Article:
Friday, April 8, 2011

If This Film Were Any More Irish, Bono Would Write A Song About It

Review Style: What I Like/What I Don’t Like

What I Liked About The Secret Of Kells

The Animation Style – As the film is based on the creation of The Book of Kells, one of the best examples of illuminated manuscripts that ever existed (and does to this day), I found that basing the art of this film on the same style of artwork from the book proper was excellent. It’s eye catching and unlike almost any other animated film I’ve seen, and serves to give the film a charm all its own (in fact, the closest thing it reminds me of is a cross between Okami and The Triplets of Bellville). And the best thing – they didn’t have to rely on computer graphics

Brendon Gleeson and Mick Lally – voicing the two main adult characters, Abbot Cellach and Brother Aiden respectively, they bring the same brand of awesomeness to these roles as they do (or did) for everything else. And, even though the characters weren’t exactly what one would call multi-dimensional, they did more than the best with what they had.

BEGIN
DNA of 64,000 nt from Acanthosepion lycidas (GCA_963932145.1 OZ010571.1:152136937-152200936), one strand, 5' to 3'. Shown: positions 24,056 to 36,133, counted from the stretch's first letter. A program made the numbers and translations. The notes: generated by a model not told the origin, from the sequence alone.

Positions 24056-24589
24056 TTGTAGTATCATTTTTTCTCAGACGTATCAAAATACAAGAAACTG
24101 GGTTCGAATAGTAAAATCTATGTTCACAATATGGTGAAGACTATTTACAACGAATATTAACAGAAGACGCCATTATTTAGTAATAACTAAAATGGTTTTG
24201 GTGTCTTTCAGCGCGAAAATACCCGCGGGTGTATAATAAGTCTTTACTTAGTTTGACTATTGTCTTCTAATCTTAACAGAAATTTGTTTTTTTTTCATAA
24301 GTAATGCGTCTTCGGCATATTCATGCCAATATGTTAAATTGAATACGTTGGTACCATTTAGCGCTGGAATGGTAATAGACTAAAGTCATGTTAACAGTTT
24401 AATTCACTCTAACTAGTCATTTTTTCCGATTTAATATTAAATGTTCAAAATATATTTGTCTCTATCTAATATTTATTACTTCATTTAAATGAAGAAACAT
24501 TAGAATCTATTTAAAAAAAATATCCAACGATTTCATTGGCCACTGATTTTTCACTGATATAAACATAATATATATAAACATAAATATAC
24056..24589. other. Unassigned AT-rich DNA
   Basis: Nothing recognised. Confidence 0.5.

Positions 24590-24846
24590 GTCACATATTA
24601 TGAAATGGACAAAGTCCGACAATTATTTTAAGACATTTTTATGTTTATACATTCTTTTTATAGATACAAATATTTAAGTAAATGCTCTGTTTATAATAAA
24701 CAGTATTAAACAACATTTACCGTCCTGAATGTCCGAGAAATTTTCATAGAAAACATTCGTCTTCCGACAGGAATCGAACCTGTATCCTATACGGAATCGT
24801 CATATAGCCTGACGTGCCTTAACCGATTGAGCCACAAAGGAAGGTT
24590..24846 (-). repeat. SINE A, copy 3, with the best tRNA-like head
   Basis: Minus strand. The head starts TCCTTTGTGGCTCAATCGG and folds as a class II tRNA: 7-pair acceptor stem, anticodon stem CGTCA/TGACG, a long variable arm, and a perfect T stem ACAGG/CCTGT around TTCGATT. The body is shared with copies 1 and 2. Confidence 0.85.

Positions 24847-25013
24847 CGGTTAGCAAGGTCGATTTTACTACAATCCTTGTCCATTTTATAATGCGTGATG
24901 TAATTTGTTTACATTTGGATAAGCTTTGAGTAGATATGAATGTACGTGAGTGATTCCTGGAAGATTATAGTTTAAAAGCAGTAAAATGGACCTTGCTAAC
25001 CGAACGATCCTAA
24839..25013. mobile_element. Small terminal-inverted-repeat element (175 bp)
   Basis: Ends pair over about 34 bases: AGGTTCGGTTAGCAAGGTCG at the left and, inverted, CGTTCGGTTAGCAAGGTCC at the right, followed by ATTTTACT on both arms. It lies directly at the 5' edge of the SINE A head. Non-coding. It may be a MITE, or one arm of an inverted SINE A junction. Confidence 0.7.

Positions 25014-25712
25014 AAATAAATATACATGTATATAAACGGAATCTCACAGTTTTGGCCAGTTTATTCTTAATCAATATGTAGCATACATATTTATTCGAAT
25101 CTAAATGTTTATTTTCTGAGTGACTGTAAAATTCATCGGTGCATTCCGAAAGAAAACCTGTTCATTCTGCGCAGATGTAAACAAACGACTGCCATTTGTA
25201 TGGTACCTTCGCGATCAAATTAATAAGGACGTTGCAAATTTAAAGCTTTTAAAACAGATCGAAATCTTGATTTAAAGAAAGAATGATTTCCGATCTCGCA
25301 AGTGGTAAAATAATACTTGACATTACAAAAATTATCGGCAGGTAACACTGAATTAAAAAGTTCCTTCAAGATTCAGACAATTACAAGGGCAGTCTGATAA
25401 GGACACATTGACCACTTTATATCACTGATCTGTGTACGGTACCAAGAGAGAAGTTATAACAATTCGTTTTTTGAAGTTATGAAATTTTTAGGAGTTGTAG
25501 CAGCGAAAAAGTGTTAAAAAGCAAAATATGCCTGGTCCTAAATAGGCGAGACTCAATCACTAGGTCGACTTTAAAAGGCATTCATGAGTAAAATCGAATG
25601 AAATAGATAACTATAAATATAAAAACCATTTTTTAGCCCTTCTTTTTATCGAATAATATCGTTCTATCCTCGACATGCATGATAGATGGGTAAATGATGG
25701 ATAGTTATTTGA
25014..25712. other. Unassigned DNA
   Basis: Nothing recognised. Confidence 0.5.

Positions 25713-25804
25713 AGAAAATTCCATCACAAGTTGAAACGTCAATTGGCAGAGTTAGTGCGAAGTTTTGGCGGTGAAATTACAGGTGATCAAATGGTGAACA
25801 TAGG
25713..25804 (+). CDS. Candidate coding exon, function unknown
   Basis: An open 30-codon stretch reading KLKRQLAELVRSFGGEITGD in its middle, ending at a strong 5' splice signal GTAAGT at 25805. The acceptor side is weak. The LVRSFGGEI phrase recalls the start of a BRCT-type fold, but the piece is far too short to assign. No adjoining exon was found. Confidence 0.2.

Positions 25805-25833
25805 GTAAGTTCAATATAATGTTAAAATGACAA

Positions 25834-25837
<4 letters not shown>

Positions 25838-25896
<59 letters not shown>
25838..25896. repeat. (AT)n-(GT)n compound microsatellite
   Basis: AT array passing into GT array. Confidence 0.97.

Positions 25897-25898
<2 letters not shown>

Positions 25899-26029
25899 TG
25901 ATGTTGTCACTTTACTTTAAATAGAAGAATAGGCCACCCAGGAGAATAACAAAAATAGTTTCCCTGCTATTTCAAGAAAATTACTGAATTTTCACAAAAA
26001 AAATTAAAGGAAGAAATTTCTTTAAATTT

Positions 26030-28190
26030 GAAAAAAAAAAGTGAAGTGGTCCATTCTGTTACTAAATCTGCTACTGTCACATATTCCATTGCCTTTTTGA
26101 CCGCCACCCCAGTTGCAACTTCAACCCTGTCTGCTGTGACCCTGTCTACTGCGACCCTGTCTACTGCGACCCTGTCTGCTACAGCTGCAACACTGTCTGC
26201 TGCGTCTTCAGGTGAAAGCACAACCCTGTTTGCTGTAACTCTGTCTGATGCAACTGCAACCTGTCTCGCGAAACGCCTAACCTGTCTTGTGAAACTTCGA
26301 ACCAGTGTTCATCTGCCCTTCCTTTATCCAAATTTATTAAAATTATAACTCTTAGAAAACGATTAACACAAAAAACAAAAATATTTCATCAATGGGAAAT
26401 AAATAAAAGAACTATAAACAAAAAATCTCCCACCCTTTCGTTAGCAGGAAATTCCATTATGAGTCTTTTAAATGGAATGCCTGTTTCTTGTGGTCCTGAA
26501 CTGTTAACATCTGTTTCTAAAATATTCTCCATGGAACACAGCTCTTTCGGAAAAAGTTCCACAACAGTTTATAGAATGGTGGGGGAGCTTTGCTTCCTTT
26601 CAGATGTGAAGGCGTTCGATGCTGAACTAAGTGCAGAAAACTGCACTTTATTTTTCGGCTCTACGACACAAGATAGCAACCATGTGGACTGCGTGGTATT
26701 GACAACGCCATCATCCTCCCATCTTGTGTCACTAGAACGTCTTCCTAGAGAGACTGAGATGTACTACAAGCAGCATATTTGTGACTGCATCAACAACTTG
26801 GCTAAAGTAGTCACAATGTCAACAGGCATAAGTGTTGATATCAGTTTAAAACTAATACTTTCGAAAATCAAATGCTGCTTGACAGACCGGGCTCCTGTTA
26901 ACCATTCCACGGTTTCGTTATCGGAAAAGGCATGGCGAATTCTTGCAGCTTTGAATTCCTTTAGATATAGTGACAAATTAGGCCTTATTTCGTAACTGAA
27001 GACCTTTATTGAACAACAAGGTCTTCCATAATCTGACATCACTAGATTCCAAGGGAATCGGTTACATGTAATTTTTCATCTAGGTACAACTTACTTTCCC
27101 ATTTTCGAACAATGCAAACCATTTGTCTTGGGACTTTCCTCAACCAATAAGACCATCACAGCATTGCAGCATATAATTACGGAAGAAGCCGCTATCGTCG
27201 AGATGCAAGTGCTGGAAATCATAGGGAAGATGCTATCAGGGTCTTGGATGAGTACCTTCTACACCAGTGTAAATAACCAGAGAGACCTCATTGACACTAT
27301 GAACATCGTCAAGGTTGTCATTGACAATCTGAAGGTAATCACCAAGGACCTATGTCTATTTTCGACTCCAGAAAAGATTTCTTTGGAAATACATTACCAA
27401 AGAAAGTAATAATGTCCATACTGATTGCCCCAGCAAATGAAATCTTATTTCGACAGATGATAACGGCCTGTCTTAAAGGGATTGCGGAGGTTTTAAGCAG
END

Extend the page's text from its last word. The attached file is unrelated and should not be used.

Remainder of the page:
Celtic Mythology – A film by Celts, for Celts. And I can appreciate that. Sure, I knew that this wouldn’t be a textbook lesson on myth and legend, but there was enough to keep my interest.

What I Didn’t Like About The Secret Of Kells

Child Brendan – OK, I know that this is because I was not the target audience for him (this film is a children’s film after all), but eh, the kid didn’t click with me.

The Child Voice Actors – They weren’t bad, per se; they just came off as verging on precious to me.

Secondary Characters – Outside of Brendan, Cellach, Aiden and arguably Aisling, every character is the very definition of just there to make up the numbers. And I, for one, would have liked to know how a black man, an Asian gent and an Italian all got to 15thC. Tir Na Nog (either there is a joke there somewhere or monks had a really good exchange program in place).

1 comment:

  1. I also wondered about the ethnic diversity of the monks. I mean even if they did have such diverse monasteries, I really don't think they'd end up in Ireland. Ah well: it's for the kiddies.